interval. To accurately model a real particle, it is necessary to adjust the distribution of random displacements to

match the experimental conditions.

VII) A more realistic particle -- Getting the Units Right

According to theory, the mean squared displacement of the particle is proportional to the time interval,

, where r(t) = position, d = number of dimensions, D = diffusion coefficient, and

tau = time interval. To generate the correct distribution, the output from randn (which has a standard normal

distribution) must be scaled by the factor k.

tau = .1; % time interval in seconds

time = tau * 1:N; % create a time vector for plotting

k = sqrt(2*D*tau);

dx = k * randn(N,1);

dy = k * randn(N,1);

x = cumsum(dx);

y = cumsum(dy);

dSquaredDisplacement = (dx .^ 2) + (dy .^ 2);

squaredDisplacement = ( x .^ 2) + ( y .^ 2);

plot(x,y); title('Particle Track of a Single Simulated Particle');

VIII) Displacement Squared Plot

Theory predicts that the displacement should increase in proportion to the square root of time. The theoretical

value of displacement squared is plotted with a thick black line. Since displacement is expected to increase with

the square root of time, displacement squared is a straight line. With only a single particle and a small number of

samples, deviation from the line can be quite large.

• clf;

hold on;

plot(time, (0:1:(N-1)) * 2*k^2 , 'k', 'LineWidth', 3); %

plot theoretical line

plot(time, squaredDisplacement);

hold off;

xlabel('Time');

ylabel('Displacement Squared');

title('Displacement Squared versus Time

for 1 Particle in 2 Dimensions');

Q1. Does the thoritical line match approximately with your simulated displacement?

IX) Estimating D from the Simulated Data

Solving for D gives 2

( ) ( ) / 2D r t r t d    .The best estimate of the value of D from the simulated data is:

simulatedD = mean( dSquaredDisplacement ) / ( 2 * dimensions * tau )

ans = 4.2192e-013

Q2. Is this value enough reliable? Why or why not? Compare it with the theoretical one.

X) Uncertainty in the Estimate

The likely error of this measurement decreases as the square root of the number of samples. This will be

discussed in more detail later.

standardError = std( dSquaredDisplacement ) / ( 2 * dimensions * tau *sqrt(N))

actualError = D - simulatedD

standardError = 1.3162e-014

actualError = 7.1019e-015

XI) Systematic Error -- Bulk Flow in the Solvent

Sometimes, evaporation or uneven heating of the solvent will cause a flow to occur on the slide you are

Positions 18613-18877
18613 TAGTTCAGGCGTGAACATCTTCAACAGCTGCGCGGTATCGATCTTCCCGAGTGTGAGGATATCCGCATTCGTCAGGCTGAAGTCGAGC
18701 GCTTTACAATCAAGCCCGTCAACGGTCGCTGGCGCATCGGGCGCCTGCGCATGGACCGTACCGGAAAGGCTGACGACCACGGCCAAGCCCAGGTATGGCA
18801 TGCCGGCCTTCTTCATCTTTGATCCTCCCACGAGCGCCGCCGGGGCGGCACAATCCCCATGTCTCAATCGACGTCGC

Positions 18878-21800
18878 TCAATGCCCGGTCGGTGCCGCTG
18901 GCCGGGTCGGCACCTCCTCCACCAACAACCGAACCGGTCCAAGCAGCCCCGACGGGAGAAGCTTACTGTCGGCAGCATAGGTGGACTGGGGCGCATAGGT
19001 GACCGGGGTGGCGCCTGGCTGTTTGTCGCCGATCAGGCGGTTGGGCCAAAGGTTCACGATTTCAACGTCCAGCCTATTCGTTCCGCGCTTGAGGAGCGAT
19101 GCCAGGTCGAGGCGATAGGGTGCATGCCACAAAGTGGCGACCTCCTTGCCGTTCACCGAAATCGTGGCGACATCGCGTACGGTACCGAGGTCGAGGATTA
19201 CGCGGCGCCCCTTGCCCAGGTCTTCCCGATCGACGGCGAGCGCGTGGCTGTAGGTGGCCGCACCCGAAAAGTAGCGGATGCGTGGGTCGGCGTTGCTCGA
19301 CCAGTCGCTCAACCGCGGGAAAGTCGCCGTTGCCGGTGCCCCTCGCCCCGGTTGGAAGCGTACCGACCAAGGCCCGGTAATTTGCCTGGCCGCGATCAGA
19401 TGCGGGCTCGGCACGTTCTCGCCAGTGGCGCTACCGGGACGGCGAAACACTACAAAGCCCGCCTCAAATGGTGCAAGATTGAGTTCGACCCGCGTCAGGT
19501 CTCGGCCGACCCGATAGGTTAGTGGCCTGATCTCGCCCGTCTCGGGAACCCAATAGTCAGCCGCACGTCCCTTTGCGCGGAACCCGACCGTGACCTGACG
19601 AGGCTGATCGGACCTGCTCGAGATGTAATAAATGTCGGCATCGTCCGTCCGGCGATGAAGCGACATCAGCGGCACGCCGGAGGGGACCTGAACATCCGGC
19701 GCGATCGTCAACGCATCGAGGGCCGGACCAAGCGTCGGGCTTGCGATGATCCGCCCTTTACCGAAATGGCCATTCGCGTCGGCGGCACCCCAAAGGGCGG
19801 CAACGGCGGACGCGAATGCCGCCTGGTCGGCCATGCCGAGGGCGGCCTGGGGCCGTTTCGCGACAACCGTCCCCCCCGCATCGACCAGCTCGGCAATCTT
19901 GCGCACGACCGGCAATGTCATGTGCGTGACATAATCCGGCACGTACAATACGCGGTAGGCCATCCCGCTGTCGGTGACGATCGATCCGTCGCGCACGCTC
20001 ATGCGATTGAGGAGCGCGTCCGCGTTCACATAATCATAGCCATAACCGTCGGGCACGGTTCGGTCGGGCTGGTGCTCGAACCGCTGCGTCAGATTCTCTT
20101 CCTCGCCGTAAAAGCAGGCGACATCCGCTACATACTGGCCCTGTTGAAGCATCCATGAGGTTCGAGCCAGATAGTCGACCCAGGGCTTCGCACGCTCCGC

observing. We can model this easily. The following code models a flow with a magnitude 0.5 k in the x

direction and 0.1 k in the y direction.

• dx = dx + 0.2 * k;

dy = dy + 0.05 * k;

x = cumsum(dx);

y = cumsum(dy);

dSquaredDisplacement = (dx .^ 2) + (dy .^ 2);

squaredDisplacement = ( x .^ 2) + ( y .^ 2);

simulatedD = mean( dSquaredDisplacement ) / ( 2 * dimensions * tau )

standardError = std( dSquaredDisplacement ) / ( 2 * dimensions * tau * sqrt(N) )

actualError = D - simulatedD

plot(x,y);

title('Particle Track of a Single Simulated Particle with Bulk Flow');

simulatedD = 4.2926e-013

standardError = 1.3694e-014

actualError = -2.3859e-016

XI) Displacement Squared in the Presence of Bulk Flow

Notice how the plot of displacement squared diverges from the theoretical value. It has a distinct quadratic

component. The magnitude of this error increases dramatically with time. This suggests that the error caused by

bulk flow can be minimized by using the shortest possible sampling period. But there's a catch. As you increase

the sampling rate, the amount of noise from the motion tracking algorithm goes up. A tenth of a second works

pretty well for the particles you will observe in the lab. If you have time, take a few movies at different rates to

see the effect.

clf; hold on;

plot(time, (0:1:(N-1)) * 2*k^2 , 'k', 'LineWidth', 3);

% plot theoretical line

plot(time, squaredDisplacement);

hold off;

xlabel('Time');

ylabel('Displacement Squared');

title('Displacement Squared versus Time with Bulk Flow');

Q3. Try to enhance the magnitude of the bulk flow. Does the trajectory still look like to a Brownian motion?

Is the estimated diffusion coefficient still significant?

• XII) Simulating Multi